This weekend, the The Hunt column in the New York Times, which chronicles New Yorkers' apartment searches, followed an NYU junior with a sleep disorder whose parents were footing the bill for her to live off-campus. Not surprisingly, a chorus of outrage ensued.
They suggested that not only did Vanessa Csordas-Jenkins, a San Diego native, misunderstand the basic facts of being a New Yorker--she fretted over noise and worried that East 25th Street and Second Avenue was too far from campus--but her choice to rent an apartment rather than suffer through college life like the rest of us seemed wildly extravagant. But was it?
If you pencil out how much she was paying to live at NYU—and what she was getting—her decision to vacate the dorms actually makes some financial sense.
Consider that most of the NYU dorms that serve general undergraduates, as opposed to merely freshmen, charge at least $17,264 for the eight-month academic year. That's for a private room in a suite with up to seven other students, and no meal plan—or about $2,158 a month. (Csordas-Jenkins wound up renting a studio for $2,100 a month near Union Square.)
While an apartment rental will have additional costs, from utilities to broker’s fees, we've rounded up five off-campus abodes that will set you back less in pure rent than staying chez NYU.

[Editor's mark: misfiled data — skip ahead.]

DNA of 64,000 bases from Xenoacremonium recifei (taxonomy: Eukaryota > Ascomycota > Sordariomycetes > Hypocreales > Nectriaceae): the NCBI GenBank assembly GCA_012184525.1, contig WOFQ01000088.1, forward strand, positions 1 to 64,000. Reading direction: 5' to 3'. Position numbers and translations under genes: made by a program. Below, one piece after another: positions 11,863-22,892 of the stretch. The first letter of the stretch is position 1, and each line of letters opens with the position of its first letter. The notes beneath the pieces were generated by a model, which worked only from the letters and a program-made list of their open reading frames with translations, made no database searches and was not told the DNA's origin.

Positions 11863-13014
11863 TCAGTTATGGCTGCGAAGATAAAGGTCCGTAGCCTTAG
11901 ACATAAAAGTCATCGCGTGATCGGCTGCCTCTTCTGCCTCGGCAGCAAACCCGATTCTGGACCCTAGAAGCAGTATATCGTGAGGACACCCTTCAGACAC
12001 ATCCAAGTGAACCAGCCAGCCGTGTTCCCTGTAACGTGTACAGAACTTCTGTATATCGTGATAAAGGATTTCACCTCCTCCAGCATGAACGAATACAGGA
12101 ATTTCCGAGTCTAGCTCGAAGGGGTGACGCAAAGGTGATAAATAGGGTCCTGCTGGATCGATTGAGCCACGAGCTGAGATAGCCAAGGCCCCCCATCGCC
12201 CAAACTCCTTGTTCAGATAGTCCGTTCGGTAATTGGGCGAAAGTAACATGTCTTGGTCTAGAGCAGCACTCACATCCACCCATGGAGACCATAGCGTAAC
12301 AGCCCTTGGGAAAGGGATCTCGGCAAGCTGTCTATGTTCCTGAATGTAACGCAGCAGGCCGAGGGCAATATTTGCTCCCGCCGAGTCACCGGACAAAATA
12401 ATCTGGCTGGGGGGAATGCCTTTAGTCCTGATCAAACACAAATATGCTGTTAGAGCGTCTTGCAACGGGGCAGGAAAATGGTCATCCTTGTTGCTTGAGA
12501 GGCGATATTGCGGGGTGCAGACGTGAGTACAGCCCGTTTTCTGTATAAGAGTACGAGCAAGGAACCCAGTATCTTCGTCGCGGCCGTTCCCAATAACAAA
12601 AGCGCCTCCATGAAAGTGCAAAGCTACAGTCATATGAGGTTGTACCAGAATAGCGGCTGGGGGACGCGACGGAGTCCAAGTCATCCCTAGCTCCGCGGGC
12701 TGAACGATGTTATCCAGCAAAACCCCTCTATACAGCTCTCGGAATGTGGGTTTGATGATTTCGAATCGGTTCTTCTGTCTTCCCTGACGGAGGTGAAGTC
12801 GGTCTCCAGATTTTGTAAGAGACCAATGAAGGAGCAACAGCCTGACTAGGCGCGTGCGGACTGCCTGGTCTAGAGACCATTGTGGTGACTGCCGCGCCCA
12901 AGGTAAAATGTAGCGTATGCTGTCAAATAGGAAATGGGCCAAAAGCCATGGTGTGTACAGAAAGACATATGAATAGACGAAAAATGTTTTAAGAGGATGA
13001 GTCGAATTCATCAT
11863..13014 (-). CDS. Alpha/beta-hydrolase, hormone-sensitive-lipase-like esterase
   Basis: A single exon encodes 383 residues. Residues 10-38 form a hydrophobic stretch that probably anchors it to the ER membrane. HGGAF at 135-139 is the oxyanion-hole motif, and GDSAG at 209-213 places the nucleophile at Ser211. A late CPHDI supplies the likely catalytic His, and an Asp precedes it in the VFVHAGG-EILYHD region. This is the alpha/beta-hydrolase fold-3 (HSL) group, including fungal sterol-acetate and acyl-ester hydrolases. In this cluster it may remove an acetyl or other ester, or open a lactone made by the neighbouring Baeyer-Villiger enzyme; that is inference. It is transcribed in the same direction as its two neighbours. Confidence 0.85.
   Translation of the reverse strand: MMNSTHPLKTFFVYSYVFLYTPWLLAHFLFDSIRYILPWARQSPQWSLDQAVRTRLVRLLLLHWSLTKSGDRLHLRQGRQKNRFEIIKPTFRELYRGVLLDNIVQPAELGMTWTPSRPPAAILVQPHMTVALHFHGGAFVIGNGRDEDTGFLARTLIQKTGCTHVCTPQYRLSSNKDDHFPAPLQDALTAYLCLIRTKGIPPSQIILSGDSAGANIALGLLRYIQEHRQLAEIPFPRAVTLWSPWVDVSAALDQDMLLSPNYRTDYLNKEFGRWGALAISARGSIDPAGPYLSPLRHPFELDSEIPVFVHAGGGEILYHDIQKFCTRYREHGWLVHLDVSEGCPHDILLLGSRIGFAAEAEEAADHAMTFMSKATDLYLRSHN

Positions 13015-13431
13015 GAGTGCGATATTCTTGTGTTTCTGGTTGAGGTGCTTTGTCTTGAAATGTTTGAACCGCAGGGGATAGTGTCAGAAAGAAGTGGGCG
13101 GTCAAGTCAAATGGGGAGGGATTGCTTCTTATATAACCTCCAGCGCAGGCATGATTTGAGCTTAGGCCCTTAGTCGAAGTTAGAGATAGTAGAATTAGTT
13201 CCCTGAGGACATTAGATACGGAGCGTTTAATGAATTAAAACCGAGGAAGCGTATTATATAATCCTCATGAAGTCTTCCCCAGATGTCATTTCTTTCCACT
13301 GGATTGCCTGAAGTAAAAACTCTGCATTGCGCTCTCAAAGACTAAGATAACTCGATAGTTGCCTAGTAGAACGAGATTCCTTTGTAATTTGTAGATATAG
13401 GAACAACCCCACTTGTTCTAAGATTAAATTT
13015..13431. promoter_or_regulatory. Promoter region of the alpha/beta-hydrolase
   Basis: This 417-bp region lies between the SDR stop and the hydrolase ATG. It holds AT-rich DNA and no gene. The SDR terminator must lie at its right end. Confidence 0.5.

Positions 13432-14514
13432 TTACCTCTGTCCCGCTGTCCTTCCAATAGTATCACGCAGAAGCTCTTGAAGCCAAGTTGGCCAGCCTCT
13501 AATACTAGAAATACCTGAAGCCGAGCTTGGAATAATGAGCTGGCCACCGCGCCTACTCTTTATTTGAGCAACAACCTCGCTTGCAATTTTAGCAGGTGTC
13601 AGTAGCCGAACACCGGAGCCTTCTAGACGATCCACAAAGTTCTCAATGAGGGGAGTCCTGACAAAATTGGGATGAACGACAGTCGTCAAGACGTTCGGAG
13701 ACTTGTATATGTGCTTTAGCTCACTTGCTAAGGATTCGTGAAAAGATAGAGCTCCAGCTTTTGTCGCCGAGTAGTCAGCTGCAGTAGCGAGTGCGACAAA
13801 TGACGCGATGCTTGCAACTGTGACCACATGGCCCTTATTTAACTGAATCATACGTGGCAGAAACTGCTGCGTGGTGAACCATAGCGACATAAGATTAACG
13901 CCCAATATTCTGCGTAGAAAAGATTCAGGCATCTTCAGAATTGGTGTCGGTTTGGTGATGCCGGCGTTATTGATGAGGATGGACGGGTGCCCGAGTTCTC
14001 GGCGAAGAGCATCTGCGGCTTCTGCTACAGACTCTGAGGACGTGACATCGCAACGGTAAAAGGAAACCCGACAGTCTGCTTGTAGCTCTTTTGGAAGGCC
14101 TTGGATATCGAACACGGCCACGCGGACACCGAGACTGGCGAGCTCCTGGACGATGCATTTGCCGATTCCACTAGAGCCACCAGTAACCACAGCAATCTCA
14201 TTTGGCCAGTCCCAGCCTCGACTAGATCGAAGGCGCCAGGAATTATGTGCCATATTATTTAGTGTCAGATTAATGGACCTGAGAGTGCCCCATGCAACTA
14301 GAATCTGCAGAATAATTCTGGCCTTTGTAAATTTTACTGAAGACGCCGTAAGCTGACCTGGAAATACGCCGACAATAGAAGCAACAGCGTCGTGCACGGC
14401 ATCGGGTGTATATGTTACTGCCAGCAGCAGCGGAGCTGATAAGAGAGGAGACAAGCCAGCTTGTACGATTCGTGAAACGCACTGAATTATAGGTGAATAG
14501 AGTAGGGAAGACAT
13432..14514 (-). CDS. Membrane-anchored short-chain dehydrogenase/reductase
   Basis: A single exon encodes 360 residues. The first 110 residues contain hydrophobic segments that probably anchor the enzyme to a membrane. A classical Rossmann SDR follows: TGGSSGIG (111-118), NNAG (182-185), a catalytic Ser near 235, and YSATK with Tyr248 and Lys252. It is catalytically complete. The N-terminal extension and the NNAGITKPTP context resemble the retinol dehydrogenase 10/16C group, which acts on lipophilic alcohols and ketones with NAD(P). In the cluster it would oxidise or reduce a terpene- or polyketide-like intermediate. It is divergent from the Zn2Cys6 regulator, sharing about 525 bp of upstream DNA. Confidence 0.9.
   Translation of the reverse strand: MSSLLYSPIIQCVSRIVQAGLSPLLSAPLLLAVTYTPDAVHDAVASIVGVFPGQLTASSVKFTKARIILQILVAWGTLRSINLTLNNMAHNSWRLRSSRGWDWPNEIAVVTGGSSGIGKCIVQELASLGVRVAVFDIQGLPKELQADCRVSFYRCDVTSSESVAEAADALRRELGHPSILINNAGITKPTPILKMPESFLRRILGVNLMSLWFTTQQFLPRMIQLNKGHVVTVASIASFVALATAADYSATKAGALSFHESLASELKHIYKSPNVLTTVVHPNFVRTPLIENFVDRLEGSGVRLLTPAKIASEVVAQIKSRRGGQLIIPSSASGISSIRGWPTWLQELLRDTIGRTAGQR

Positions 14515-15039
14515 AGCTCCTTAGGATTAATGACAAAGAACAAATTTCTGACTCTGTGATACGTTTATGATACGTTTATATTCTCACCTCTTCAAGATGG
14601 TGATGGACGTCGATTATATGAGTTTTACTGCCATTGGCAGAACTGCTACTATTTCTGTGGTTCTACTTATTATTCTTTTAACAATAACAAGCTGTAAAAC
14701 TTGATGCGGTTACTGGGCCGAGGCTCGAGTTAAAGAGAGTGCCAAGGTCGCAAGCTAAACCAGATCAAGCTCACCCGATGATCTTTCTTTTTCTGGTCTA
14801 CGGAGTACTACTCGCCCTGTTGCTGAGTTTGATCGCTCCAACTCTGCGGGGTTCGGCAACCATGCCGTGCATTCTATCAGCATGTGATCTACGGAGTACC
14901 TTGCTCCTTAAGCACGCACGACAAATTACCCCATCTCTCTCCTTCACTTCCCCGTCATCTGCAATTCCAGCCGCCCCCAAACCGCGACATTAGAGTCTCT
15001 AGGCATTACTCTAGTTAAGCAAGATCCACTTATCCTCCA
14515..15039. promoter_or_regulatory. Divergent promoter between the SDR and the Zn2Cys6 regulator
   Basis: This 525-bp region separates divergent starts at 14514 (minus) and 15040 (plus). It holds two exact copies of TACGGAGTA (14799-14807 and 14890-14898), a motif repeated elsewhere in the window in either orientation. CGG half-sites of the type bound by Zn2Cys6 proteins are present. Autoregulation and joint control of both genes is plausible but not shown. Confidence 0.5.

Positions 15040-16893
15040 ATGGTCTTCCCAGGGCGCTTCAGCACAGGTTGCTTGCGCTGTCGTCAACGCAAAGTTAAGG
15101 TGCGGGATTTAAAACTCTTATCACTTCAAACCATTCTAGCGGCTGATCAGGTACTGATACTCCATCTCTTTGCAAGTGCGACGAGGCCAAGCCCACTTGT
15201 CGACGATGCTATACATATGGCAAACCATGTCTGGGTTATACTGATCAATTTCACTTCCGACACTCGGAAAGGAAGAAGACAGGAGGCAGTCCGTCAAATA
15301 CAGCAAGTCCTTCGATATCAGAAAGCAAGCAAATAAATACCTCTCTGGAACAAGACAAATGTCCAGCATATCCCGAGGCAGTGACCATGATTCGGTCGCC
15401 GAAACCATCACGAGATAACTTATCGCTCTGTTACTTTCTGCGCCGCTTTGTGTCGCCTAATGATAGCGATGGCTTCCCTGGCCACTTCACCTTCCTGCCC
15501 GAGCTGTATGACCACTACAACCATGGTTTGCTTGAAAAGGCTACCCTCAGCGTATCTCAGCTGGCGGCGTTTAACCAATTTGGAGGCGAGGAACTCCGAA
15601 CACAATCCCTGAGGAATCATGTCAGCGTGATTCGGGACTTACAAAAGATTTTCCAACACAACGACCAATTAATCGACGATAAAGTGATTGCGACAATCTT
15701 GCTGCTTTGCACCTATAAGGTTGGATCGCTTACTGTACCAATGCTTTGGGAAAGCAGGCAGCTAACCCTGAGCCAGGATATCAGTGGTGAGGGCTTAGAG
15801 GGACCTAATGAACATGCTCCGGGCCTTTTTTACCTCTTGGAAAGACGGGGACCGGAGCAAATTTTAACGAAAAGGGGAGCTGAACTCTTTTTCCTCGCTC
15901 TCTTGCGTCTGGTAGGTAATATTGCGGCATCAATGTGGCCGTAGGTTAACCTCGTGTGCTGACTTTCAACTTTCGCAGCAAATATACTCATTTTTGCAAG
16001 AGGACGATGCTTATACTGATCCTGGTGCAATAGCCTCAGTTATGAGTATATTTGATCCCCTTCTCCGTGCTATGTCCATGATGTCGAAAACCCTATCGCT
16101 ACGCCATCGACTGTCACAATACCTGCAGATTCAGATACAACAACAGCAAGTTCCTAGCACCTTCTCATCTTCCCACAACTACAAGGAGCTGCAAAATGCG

For $2,125 a month, this second-floor walk-up studio at 90-92 Greenwich Avenue has a couple upsides: high ceilings, “ample” closet space, and a friendly policy towards pets. The main downside? No oven, just a two-burner stove.
This one-bedroom at 269 E. 10th St. features a common garden in the back of the building “great for hang outs.” For $2,025 a month, you also get a skylight in the bedroom and exposed brick in the kitchen.
This two-room studio on the second floor of a walk-up building at 328 East 11th Street has hardwood floors and a soaking tub for $2,150 a month. The first room can supposedly fit a dining table with chairs, while the bedroom area will accommodate a Queen-sized bed.
Slightly off the beaten path, this bite-sized studio on Avenue A comes with a wall of exposed brick and a fireplace for $1,900 a month. The kitchen has a breakfast bar.
This renovated, furnished studio near Sixth Avenue and West Houston is only available for one to three months, though that could work for a semester. It will set you back $2,000 a month, plus $200 a month for utilities, including cable TV, WiFi and electric.